UN guard punished for swastika drawing

Israeli guard saw Nazi symbols on log sheet, guard sent to sensitivity training.

February 22, 2006 03:31
1 minute read.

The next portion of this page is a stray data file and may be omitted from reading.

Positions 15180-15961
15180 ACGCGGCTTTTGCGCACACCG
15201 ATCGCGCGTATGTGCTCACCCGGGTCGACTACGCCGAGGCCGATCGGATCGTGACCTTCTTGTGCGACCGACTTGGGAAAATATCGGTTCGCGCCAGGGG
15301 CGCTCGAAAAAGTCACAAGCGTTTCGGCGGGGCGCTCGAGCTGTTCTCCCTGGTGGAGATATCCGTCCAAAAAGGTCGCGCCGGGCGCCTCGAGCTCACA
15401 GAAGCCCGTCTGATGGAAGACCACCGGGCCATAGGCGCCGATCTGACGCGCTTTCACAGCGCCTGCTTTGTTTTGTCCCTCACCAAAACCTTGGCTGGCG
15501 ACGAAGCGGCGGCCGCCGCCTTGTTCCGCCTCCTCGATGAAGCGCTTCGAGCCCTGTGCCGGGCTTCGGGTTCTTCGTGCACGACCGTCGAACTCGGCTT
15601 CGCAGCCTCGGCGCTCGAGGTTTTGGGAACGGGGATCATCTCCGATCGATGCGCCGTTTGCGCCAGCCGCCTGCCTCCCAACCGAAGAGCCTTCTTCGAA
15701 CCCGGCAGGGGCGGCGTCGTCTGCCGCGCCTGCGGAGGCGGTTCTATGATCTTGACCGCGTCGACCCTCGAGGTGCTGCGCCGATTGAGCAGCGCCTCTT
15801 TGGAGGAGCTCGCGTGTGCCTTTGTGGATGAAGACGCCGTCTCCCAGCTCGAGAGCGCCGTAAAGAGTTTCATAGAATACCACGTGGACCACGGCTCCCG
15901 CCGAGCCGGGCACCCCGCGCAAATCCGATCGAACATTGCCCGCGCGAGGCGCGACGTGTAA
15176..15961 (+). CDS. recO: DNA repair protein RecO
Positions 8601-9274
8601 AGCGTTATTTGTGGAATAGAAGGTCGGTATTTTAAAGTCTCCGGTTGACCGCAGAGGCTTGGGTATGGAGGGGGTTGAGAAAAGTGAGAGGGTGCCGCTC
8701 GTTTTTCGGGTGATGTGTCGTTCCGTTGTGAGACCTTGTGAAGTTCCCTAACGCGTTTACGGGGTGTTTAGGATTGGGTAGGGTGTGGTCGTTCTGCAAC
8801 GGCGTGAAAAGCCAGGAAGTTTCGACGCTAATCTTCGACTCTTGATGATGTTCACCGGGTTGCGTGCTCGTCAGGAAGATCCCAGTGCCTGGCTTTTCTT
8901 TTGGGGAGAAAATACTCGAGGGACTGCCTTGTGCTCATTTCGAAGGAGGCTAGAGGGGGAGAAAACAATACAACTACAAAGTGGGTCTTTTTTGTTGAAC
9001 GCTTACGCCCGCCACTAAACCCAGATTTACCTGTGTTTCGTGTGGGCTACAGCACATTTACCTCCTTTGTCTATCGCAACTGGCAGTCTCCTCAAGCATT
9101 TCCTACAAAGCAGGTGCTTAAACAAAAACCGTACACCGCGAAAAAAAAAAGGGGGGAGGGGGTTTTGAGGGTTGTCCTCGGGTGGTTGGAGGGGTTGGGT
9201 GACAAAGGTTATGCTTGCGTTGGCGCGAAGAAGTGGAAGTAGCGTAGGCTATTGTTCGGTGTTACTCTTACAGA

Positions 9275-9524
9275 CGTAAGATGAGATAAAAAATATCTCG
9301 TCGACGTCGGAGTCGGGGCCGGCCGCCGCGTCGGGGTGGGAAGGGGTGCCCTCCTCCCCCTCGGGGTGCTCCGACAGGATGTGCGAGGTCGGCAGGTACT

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The United Nations has reprimanded a security guard for drawing swastikas on a log sheet later seen by a guard from Israel, a UN spokesman said. The guard who drew the swastikas was issued a letter of reprimand and was asked to attend sensitivity training for the September incident, UN spokesman Stephane Dujarric said Tuesday. Dujarric would not identify the guard who was reprimanded. A UN official speaking on condition of anonymity said the guard had also made Nazi-like salutes to his Israeli colleague. The official, who was not authorized to disclose the information publicly, said the guard was from Jamaica. The Israeli guard also was not identified. "The UN wants to see a work environment in which people of every race and religion can feel welcome, and these types of behaviors will be thoroughly investigated and dealt with," Dujarric said. He said senior managers in the UN Department of Safety and Security, which oversees the guards, had also been asked to attend sensitivity training. The Israeli Mission to the United Nations has been in touch with the United Nations about the swastika incident, said Deputy Ambassador Daniel Carmon. "Those signs of hatred and terror are things of the past and they cannot happen in 2006," Carmon said. The United Nations in recent years has tried to live down an infamous 1975 resolution that equated Zionism with racism, which was repealed in the 1990s. Some critics still accuse the world body of being anti-Semitic because a bloc of Middle Eastern, African and Asian states have in the past used the General Assembly to broadcast their opposition to Israel. Secretary-General Kofi Annan has been especially sensitive to that image and the General Assembly sees fewer such attacks. Last year, the UN hosted a seminar to address anti-Semitism, the first time such an event has been held here. And the General Assembly held a special session to commemorate the anniversary of the liberation of the Nazi concentration camps. Carmon said that the act of one security guard could not be compared to the larger issue of anti-Semitism at the UN. "You have to divide between the political activity in the UN, in which there is still lots to do but in which there have been lots of improvement, and something that is worrying (but) as grave as it is, it's on a completely different level," Carmon said.

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